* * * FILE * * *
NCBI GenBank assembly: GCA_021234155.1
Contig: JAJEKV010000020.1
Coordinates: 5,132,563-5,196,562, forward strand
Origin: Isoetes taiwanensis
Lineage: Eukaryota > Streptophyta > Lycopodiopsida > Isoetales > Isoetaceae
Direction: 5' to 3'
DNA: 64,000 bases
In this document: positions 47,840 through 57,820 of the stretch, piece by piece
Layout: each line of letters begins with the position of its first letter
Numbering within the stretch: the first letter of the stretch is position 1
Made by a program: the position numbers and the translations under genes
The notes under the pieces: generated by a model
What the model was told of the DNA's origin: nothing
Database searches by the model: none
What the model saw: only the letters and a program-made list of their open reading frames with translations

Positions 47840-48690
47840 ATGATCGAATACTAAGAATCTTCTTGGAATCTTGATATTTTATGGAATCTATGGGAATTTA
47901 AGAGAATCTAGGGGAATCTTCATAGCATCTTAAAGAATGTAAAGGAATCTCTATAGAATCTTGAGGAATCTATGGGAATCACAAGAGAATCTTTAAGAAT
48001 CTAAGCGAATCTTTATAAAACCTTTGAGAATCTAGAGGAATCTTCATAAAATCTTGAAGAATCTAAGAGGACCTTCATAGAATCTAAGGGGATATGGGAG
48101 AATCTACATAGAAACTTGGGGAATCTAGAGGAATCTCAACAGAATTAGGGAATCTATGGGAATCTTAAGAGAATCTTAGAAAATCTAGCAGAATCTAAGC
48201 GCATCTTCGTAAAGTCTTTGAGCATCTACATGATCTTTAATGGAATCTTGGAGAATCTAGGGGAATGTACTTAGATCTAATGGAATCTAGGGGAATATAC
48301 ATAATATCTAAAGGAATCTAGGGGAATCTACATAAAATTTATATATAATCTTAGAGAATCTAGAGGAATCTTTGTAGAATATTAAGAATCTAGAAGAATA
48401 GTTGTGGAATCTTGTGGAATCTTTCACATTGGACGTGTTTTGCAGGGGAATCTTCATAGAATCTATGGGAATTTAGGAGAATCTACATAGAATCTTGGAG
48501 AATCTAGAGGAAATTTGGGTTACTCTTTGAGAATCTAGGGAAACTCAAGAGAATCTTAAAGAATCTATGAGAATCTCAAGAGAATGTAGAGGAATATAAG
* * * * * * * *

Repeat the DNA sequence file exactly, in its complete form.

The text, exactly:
NCBI GenBank assembly: GCA_021234155.1
Contig: JAJEKV010000020.1
Coordinates: 5,132,563-5,196,562, forward strand
Origin: Isoetes taiwanensis
Lineage: Eukaryota > Streptophyta > Lycopodiopsida > Isoetales > Isoetaceae
Direction: 5' to 3'
DNA: 64,000 bases
In this document: positions 47,840 through 57,820 of the stretch, piece by piece
Layout: each line of letters begins with the position of its first letter
Numbering within the stretch: the first letter of the stretch is position 1
Made by a program: the position numbers and the translations under genes
The notes under the pieces: generated by a model
What the model was told of the DNA's origin: nothing
Database searches by the model: none
What the model saw: only the letters and a program-made list of their open reading frames with translations

Positions 47840-48690
47840 ATGATCGAATACTAAGAATCTTCTTGGAATCTTGATATTTTATGGAATCTATGGGAATTTA
47901 AGAGAATCTAGGGGAATCTTCATAGCATCTTAAAGAATGTAAAGGAATCTCTATAGAATCTTGAGGAATCTATGGGAATCACAAGAGAATCTTTAAGAAT
48001 CTAAGCGAATCTTTATAAAACCTTTGAGAATCTAGAGGAATCTTCATAAAATCTTGAAGAATCTAAGAGGACCTTCATAGAATCTAAGGGGATATGGGAG
48101 AATCTACATAGAAACTTGGGGAATCTAGAGGAATCTCAACAGAATTAGGGAATCTATGGGAATCTTAAGAGAATCTTAGAAAATCTAGCAGAATCTAAGC
48201 GCATCTTCGTAAAGTCTTTGAGCATCTACATGATCTTTAATGGAATCTTGGAGAATCTAGGGGAATGTACTTAGATCTAATGGAATCTAGGGGAATATAC
48301 ATAATATCTAAAGGAATCTAGGGGAATCTACATAAAATTTATATATAATCTTAGAGAATCTAGAGGAATCTTTGTAGAATATTAAGAATCTAGAAGAATA
48401 GTTGTGGAATCTTGTGGAATCTTTCACATTGGACGTGTTTTGCAGGGGAATCTTCATAGAATCTATGGGAATTTAGGAGAATCTACATAGAATCTTGGAG
48501 AATCTAGAGGAAATTTGGGTTACTCTTTGAGAATCTAGGGAAACTCAAGAGAATCTTAAAGAATCTATGAGAATCTCAAGAGAATGTAGAGGAATATAAG